Louella Bryant’s novel Cowboy Code is based on the true story of a Virginia mountain town. Other books include While In Darkness There Is Light, nonfiction about the Vietnam era, a story collection, and two Civil War novels for young adult readers. Her award-winning writing has appeared in magazines and anthologies. A graduate of George Washington University and Vermont College of Fine Arts, Louella works as an independent editor. Visit her website at https://louellabryant.com.
Nancy Marie Brown writes about Iceland and Vikings, science and sagas. Her books combine extremes: medieval literature and modern archaeology, myths and facts. They ask, What have we overlooked? What have we forgotten? Whose history must not be lost? The author of six general interest books and one young adult novel, she lives on a farm in Lyndon, Vermont and spends part of each summer in Iceland leading history and horseback tours. She lectures through the Vermont Humanities Council’s Speakers Bureau.
Richard Hawley was born in 1945 in Chicago. He attended suburban
public schools in Arlington Heights, Illinois, before attending
Middlebury College, where he completed his B.A. in political science.
He went on to graduate studies at Case Western Reserve University,
where he earned an M.S. in Management Science and a Ph.D. in political
philosophy. He also studied theology for a year at St. John’s College,
Cambridge University, as an M.A. research student under the tutelage
of the theologian W. Norman Pittenger.
In the fall of 1968 he began teaching at Cleveland’s University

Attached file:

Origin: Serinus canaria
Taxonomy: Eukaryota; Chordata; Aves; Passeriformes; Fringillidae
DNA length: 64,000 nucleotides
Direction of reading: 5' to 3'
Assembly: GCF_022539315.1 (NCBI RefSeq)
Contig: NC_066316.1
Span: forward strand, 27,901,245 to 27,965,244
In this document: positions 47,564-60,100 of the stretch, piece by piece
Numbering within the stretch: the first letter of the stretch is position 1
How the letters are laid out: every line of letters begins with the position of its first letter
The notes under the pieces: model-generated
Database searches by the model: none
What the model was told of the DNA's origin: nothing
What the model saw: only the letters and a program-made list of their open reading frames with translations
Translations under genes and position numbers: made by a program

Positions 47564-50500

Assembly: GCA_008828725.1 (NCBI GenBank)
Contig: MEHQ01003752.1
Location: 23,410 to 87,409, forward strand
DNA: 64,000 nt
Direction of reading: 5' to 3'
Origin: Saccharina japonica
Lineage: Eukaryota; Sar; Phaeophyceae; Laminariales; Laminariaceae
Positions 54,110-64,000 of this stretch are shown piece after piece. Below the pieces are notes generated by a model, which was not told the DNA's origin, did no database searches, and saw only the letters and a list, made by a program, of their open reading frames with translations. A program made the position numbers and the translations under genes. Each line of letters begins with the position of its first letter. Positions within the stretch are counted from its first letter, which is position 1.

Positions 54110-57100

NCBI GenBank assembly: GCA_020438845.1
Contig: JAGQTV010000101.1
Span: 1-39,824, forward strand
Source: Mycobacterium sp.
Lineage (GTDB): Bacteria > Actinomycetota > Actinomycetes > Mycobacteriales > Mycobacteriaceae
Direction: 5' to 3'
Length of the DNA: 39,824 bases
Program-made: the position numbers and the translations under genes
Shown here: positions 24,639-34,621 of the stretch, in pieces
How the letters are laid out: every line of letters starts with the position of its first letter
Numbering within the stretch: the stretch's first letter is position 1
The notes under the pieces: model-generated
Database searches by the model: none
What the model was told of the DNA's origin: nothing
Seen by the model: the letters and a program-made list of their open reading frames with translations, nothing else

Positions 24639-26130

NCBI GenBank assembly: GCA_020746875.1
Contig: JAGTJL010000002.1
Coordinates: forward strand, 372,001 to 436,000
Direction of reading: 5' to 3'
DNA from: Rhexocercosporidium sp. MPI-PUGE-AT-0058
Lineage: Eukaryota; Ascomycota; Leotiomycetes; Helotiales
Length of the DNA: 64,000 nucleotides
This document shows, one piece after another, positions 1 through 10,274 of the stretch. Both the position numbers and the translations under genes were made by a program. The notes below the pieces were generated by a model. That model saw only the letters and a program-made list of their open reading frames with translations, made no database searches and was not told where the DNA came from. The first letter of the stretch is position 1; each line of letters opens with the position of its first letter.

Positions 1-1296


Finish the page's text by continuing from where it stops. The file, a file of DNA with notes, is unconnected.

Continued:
School, an independent college preparatory school for boys. He would
go on to teach history, economics, philosophy and English literature,
while also serving the school as history department chairman, dean of
students, director of the Upper School, and, from 1988 until his
retirement in 2005, Headmaster. In 1995 he was named the founding
president of the International Boys Schools Coalition.
A writer of fiction, poetry, and literary non-fiction, he has
published more than twenty books and several monographs. His essays,
articles and poems have appeared in dozens of literary, scholarly, and
commercial journals, including The New York Times, The Atlantic
Monthly, American Film, Commonweal, America, Orion, and The Christian
Science Monitor and is represented in many literary anthologies For
ten years he taught fiction and non-fiction writing at The Breadloaf
Writers Conference in Vermont, and he continues to teach developing
writers in a variety of settings. Recent work, including work in
progress, draws increasingly from depth psychology and classical
philosophy to illuminate contemporary problems.
He has lectured extensively at universities, schools, and conferences
in the United States, Canada, Great Britain, and Australia. He is
married to Mary Hawley, a painter and fabric artist. They live in